“Why did you disguise yourself before you came in?”
“I longed to see Harry, but I did not want him to see me. I did not know that he would care to see me,” she answered. “I longed to see all of you.”
“Isn’t that like Bim?” Samson asked.
“I am no longer the fool I was,” she answered. “It was not just a romantic notion. I wanted to share the lot of a runaway slave for a few days and know what it means. That mulatto—Roger Wentworth—and his wife are as good as I am, but I have seen them kicked and beaten like dogs. I know slavery now and all the days of my life I am going to fight against it. Now I am ready to go to my father’s house—like the Prodigal Son coming back after his folly.”
“But you will have some dinner first,” said Mrs. Brimstead.
“No, I can not wait—I will walk. It is not far to Hopedale.”
“Percy is at the door now with his buggy,” said Brimstead.
Bim kissed Samson’s cheek and embraced Annabel and her mother and hurried out of the house. Harry carried her bag to the buggy and helped her in.
“Harry, I want you to fall in love with this pretty girl,” she said. “Don’t you dare think of me any more or come near me. If you do, I’ll shoo you away. Go on, Percy.”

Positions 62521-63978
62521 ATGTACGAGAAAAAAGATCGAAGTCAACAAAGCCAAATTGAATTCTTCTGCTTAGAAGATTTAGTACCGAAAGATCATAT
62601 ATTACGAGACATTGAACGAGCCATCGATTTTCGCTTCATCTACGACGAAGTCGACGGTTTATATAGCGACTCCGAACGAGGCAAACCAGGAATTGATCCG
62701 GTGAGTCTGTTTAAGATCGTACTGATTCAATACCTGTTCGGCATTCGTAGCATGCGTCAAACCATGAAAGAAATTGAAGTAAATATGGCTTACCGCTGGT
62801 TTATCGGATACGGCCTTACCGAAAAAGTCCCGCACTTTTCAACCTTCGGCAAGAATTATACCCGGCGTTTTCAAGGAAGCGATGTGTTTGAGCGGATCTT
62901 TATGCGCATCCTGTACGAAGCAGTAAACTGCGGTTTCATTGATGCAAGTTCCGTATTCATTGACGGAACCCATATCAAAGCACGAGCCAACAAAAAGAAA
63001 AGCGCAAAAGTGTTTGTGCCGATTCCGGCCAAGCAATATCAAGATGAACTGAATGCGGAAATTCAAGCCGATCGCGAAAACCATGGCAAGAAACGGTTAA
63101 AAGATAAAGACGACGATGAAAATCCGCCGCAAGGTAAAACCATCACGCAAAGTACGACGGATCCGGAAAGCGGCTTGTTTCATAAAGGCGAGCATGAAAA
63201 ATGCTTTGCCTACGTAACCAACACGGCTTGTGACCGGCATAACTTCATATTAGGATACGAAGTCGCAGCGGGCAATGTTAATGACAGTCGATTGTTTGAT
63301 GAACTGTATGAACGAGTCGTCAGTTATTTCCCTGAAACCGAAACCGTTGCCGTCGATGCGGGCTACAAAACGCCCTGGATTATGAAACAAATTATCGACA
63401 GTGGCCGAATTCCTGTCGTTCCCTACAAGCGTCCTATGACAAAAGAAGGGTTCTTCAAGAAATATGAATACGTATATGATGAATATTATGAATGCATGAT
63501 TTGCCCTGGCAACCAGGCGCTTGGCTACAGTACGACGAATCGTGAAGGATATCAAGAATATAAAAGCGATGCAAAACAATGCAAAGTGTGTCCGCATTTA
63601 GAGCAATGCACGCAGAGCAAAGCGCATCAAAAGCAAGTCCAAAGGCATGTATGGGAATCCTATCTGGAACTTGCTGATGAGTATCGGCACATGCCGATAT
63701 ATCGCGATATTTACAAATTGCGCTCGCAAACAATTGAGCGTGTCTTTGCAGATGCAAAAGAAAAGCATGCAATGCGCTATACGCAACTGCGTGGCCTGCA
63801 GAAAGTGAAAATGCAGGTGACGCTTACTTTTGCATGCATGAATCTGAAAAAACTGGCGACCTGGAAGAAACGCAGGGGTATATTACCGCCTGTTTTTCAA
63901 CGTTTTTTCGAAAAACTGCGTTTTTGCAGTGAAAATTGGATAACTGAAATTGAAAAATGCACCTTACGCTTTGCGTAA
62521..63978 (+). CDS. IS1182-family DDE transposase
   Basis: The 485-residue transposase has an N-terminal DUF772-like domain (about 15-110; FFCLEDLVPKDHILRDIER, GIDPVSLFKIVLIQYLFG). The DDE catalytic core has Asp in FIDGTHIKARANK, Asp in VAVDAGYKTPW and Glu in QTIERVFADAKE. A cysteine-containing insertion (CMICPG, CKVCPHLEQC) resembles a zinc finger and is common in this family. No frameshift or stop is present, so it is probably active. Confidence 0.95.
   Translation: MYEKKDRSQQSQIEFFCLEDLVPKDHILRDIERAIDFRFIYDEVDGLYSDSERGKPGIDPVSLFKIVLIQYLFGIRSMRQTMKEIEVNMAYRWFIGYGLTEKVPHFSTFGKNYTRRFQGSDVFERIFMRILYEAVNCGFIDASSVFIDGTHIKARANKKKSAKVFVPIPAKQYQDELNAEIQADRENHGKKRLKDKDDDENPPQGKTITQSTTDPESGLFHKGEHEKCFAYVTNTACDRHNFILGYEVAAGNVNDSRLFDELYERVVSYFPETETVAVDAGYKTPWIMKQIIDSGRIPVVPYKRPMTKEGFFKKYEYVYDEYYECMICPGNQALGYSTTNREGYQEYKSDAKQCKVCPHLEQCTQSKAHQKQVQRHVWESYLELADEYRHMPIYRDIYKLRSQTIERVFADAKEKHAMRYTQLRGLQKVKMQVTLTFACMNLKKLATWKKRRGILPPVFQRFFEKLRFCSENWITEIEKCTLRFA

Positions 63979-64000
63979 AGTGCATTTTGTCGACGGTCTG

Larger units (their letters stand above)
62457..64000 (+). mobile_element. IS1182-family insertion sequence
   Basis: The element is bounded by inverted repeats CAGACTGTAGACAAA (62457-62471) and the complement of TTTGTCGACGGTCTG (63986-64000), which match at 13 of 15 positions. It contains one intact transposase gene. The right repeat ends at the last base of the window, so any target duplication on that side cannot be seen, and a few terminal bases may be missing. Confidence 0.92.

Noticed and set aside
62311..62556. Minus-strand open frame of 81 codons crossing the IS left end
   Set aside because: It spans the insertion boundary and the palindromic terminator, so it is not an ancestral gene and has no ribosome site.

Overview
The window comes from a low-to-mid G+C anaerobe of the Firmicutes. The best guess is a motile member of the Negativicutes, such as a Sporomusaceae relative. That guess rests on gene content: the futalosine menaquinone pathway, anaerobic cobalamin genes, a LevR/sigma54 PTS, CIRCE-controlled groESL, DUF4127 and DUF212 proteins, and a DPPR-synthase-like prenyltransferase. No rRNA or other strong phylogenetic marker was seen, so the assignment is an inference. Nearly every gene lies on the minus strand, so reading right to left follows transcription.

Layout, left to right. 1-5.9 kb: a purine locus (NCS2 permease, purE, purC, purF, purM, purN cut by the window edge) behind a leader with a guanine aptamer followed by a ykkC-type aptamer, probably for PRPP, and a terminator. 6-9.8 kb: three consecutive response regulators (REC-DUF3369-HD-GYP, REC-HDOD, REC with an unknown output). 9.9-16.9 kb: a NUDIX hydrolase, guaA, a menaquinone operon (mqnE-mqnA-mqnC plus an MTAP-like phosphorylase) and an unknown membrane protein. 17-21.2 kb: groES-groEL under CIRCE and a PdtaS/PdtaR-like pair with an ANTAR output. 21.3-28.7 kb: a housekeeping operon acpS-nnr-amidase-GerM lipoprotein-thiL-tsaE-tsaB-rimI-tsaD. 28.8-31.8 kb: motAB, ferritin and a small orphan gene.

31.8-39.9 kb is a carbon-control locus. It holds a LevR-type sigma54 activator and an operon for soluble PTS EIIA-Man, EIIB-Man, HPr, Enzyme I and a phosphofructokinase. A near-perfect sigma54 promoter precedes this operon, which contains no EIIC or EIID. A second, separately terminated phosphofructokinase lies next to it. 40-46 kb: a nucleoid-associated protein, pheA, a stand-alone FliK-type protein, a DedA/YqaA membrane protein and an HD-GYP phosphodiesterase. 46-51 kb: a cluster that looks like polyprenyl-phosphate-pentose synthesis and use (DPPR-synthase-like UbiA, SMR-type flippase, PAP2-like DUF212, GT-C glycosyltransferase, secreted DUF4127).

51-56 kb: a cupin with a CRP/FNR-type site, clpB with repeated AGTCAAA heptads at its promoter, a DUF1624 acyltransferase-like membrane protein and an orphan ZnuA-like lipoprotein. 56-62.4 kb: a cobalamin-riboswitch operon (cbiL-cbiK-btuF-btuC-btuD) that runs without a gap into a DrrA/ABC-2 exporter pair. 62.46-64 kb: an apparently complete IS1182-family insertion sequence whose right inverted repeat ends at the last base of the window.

She waved her hand as the buggy went up the road.
“It’s the same old Bim,” Harry said to himself, as he stood watching her. “But I think she’s lovelier than she ever was.”
The next day Samson wrote in his diary:
* * * * *
“Bim was handsomer, but different. She had a woman’s beauty. I noticed her loose clothes and that gentle look in her face that used to come to Sarah’s when her time was about half over. I am glad she got away before she was further along.”
WHEREIN HARRY AND ABE RIDE UP TO SPRINGDALE AND VISIT KELSO’S AND LEARN OF THE CURIOUS LONESOMENESS OF ELIPHALET BIGGS.
Illinois was growing. In June score of prairie schooners, loaded with old and young, rattled over the plains from the East. There were many Yankees from Ohio, New York and New England in this long caravan. There were almost as many Irish, who had set out for this land of golden promise as soon as they had been able to save money for a team and wagon, after reaching the new world. There were some Germans and Scandinavians in the dust clouds of the National Road. Steamers on the Illinois River scattered their living freight along its shores. These were largely from Kentucky, southern Ohio, Pennsylvania, Maryland and Virginia. The call of the rich and kindly lands had traveled far and streams of life were making toward them, to flow with increasing speed and volume for many years.